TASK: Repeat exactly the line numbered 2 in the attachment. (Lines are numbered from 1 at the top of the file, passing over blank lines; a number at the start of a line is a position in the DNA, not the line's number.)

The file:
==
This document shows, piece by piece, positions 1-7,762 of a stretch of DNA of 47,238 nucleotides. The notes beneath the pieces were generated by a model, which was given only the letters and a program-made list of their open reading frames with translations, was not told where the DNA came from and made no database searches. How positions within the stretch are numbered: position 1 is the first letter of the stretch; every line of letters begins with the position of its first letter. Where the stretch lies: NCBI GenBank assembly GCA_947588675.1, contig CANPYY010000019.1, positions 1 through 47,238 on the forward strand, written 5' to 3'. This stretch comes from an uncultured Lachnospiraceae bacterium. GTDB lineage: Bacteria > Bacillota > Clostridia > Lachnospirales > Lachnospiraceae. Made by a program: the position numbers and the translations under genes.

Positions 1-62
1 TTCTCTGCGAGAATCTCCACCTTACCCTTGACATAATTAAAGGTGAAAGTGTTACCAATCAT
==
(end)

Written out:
Positions 1-62